Quantcast Integrated Voice Communications System (IVCS) - 14325_109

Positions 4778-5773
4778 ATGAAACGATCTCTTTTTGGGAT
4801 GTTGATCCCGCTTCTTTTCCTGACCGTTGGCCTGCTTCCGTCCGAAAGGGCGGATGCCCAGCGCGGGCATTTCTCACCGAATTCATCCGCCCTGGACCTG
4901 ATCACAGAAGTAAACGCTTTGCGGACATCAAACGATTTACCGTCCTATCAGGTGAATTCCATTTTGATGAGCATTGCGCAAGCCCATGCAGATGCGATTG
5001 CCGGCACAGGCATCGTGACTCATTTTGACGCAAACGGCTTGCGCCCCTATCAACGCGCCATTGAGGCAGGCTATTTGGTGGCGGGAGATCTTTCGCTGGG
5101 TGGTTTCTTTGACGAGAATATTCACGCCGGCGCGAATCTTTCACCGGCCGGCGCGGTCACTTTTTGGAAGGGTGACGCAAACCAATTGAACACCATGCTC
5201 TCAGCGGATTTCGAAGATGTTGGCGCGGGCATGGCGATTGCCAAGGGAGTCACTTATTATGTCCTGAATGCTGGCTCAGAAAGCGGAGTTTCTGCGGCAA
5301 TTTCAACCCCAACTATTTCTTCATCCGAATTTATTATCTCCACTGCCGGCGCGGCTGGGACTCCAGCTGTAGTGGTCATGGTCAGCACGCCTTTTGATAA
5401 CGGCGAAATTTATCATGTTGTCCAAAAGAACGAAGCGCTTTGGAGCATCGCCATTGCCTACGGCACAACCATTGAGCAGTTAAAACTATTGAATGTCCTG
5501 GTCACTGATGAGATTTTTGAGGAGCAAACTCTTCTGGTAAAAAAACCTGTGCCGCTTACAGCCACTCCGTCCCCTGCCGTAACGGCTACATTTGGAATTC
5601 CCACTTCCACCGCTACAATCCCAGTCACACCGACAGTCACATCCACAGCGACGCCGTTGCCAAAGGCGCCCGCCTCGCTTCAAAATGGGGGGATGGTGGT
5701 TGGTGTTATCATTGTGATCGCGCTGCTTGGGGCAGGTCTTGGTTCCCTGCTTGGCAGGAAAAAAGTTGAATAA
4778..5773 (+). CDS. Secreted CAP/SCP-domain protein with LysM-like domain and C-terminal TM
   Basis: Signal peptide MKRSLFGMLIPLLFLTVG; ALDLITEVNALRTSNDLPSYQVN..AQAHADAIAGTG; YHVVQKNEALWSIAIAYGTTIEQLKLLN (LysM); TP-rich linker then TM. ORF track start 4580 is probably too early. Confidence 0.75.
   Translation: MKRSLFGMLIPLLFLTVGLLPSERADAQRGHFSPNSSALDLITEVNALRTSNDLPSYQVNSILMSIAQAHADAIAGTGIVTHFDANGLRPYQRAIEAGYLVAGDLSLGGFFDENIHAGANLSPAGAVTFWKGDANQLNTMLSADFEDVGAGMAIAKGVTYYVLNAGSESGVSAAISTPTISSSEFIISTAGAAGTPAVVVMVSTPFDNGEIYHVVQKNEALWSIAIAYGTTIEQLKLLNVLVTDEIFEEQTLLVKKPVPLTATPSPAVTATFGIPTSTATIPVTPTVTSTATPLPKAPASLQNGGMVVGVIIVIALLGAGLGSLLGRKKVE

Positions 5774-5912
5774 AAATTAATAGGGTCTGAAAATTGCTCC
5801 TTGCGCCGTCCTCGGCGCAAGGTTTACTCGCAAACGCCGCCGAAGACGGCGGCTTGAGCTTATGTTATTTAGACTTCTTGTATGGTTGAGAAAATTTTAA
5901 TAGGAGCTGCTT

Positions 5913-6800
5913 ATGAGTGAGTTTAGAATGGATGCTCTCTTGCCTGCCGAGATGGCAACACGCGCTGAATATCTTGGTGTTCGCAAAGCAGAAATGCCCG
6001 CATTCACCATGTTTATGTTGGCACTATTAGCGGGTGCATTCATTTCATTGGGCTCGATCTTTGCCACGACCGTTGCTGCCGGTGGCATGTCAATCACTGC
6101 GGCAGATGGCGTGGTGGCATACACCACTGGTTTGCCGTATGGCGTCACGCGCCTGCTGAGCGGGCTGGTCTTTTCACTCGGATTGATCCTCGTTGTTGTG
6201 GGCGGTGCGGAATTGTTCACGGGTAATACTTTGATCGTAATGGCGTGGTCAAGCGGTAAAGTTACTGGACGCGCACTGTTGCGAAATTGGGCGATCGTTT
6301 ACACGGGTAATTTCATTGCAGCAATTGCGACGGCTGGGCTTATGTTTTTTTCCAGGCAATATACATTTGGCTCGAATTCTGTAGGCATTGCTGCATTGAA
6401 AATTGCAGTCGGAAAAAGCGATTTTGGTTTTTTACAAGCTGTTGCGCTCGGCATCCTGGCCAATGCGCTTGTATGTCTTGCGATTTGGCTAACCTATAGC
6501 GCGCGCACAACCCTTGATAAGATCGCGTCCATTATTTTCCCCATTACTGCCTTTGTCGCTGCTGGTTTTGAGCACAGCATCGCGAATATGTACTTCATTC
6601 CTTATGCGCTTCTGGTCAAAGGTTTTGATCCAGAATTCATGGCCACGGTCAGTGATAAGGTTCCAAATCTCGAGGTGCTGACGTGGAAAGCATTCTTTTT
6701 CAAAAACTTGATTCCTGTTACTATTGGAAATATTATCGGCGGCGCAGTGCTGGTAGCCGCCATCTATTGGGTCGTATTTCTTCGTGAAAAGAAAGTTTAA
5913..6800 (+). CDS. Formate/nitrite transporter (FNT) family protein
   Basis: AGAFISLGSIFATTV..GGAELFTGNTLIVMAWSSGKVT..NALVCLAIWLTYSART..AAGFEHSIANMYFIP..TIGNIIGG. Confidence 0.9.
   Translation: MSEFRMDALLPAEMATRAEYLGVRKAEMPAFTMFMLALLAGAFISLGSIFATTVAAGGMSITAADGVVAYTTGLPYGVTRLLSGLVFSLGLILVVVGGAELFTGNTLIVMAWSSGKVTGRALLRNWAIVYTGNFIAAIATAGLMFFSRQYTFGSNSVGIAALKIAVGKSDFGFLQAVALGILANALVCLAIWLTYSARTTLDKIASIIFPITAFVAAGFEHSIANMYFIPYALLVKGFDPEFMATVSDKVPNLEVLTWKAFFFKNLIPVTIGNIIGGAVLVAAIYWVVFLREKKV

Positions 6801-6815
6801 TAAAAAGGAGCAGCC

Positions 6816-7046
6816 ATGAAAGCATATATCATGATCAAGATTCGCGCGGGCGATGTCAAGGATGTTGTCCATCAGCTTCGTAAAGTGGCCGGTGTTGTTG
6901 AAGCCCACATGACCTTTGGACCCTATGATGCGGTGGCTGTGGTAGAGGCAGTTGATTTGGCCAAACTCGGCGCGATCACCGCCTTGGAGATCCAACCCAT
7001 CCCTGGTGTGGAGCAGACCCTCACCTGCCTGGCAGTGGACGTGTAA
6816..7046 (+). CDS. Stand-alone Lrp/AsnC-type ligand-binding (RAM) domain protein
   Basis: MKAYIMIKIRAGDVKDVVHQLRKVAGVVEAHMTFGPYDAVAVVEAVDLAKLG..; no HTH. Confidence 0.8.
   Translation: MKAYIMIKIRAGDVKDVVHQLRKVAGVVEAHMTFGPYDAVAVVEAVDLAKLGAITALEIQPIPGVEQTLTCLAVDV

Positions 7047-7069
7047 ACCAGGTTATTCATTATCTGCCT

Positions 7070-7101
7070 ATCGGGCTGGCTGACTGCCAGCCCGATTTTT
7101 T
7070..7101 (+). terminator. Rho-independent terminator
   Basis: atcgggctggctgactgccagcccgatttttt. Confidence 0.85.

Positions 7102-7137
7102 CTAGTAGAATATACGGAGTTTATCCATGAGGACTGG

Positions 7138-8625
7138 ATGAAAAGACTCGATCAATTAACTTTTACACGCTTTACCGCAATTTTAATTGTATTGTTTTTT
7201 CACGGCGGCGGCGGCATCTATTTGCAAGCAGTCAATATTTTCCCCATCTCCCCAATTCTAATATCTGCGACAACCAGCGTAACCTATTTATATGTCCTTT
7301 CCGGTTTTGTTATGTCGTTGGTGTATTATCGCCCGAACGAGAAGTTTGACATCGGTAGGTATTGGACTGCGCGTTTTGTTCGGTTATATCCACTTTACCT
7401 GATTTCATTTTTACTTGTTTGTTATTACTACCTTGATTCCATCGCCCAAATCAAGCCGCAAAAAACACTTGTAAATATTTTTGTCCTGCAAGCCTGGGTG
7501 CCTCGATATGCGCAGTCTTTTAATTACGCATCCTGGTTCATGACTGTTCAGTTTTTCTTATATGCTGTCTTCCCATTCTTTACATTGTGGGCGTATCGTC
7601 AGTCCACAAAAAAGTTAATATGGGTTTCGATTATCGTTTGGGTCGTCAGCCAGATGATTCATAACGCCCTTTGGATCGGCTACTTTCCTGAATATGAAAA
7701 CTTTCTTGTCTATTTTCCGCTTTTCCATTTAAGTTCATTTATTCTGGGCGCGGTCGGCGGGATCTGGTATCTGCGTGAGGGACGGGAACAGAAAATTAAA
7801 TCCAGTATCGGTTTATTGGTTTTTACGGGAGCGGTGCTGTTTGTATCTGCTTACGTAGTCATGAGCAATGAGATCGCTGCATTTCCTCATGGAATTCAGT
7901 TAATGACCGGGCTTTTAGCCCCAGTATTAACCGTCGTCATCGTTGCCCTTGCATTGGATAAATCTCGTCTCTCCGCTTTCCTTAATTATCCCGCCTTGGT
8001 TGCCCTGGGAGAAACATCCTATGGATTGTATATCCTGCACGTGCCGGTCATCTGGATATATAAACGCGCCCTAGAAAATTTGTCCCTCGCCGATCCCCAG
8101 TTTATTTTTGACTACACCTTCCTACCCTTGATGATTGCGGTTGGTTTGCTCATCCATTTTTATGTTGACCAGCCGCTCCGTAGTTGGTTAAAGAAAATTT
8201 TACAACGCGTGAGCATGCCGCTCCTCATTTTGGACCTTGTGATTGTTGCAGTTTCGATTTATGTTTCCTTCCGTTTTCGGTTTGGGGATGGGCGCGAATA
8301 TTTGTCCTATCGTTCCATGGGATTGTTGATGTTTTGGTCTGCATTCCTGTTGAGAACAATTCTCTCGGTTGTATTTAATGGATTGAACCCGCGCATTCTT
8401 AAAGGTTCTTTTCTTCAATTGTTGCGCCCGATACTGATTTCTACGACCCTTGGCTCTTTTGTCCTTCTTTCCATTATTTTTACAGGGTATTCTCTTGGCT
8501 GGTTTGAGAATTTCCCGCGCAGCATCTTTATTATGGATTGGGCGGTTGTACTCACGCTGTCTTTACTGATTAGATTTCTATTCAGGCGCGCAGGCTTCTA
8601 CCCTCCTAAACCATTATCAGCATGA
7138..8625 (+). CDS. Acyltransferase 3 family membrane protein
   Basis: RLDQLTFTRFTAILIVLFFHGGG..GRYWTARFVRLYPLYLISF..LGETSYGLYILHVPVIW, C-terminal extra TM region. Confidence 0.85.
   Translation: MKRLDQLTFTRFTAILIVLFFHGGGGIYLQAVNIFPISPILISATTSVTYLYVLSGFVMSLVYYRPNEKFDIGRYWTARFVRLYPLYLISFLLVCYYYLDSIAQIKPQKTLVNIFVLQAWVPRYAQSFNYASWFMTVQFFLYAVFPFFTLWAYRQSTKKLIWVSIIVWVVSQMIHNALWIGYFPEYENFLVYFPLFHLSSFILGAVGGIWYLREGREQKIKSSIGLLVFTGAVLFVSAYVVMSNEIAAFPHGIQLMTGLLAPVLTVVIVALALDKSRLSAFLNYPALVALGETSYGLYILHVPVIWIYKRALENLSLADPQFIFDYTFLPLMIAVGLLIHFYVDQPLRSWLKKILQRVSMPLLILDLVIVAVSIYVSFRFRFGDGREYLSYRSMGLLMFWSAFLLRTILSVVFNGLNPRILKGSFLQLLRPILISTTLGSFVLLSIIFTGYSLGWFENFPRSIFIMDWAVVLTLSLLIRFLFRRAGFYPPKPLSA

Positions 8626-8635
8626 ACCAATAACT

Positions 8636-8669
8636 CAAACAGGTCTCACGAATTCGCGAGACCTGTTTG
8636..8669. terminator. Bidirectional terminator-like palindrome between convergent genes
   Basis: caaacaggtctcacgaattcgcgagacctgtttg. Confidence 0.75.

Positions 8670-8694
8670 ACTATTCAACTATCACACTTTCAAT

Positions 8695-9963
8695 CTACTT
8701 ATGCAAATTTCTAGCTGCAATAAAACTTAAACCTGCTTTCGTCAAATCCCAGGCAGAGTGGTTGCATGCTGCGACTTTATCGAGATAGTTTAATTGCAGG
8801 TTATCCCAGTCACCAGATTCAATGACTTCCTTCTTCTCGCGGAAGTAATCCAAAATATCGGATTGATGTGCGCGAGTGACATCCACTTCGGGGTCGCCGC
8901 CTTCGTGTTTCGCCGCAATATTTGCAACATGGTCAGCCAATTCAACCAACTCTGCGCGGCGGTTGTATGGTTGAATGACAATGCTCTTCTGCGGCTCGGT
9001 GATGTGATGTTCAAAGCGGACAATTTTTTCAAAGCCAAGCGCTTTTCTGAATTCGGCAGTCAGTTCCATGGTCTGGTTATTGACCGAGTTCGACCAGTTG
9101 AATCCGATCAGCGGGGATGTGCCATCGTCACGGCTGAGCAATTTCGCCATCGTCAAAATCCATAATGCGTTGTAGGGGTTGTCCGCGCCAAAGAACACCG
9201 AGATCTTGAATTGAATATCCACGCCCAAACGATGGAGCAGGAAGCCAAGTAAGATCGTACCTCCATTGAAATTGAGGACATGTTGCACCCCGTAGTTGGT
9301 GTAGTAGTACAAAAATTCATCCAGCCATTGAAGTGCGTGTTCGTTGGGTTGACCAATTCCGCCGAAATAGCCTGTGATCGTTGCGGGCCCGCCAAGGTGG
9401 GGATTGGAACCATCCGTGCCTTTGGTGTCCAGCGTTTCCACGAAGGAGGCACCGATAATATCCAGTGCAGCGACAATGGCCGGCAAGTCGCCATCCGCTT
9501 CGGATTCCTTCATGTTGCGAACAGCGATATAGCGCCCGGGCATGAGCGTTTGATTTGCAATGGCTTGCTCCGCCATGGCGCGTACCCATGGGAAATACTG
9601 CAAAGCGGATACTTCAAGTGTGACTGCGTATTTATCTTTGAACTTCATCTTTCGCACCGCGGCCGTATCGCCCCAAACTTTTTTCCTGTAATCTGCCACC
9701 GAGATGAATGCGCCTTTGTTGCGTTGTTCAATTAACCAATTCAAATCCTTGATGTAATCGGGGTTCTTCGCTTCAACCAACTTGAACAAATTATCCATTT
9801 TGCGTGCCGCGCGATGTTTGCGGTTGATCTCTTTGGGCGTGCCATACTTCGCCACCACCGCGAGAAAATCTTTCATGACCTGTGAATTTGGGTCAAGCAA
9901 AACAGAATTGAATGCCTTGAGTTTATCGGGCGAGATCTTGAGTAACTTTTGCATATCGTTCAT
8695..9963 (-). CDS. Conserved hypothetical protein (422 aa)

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If you make a call and are informed that the person called is not in, ask the person answering the telephone to take a message, if appropriate. You should make sure that the person to whom you are speaking understands the message, knows how to spell your name or the name of the person for whom you are making the call, and has your correct telephone number. The tonal quality of your voice may or may not be subject to improvement. But by speaking correctly and  distinctly  and  by  speaking  clearly  and unhurriedly, you should have little difficulty in making yourself understood. Do not shout; it probably will not help and is likely to hinder. Some people become nervous when speaking over the telephone. They take a deep breath, start at the beginning of their notes, and rush through to the end, all in the same breath. Naturally, the person at the other end of the line cannot absorb so much information so quickly, with the result that the whole conversation is unintelligible. Do not race through a conversation. The person on the other end is just as anxious to hear your information as you are to give it, so avoid the need (and the waste of time) of having to repeat your message. REVIEW 4 QUESTION Q1. You are taking a telephone message. List the four elements that you should include when taking a message. a. b. c. d. INTEGRATED VOICE COMMUNICATIONS SYSTEM (IVCS) Learning Objective: When you finish this chapter, you will be able to— Recognize  the  purpose  of  an  integrated  voice communications system (IVCS). The IVCS is an integrated communications system that solves some of the shortcomings of older systems installed on older ships. IVCS combines the features of sound-powered  telephones,  dial  telephones,  and intercommunications units into one system. The IVCS also    can    interface    with    other    shipboard communications  systems.  The  system  consists  of terminals (user access devices), accessories, and two computer-controlled   Interior   Communications Switching Centers (ICSCs). NOTE Whenever IVCS are installed, sound-powered telephone circuits are designated as secondary communications circuits. TERMINAL DEVICES Two types of terminal devices (network terminal and dial terminal) are used with the IVCS. The type of terminal and the way it is connected into the system determines the type of service that is provided to you the user. Network Terminal The  network  terminal  (fig.  4-8)  provides  service comparable  to  that  provided  by  sound-powered telephone  systems.  By  depressing  one  of  the  five numbered push buttons, you’re connected to any one of four networks. Each network circuit is also connected to one of the ICSCs. The network circuits are manned for certain shipboard operations, similar to sound-powered telephones. 4-11 Student Notes:



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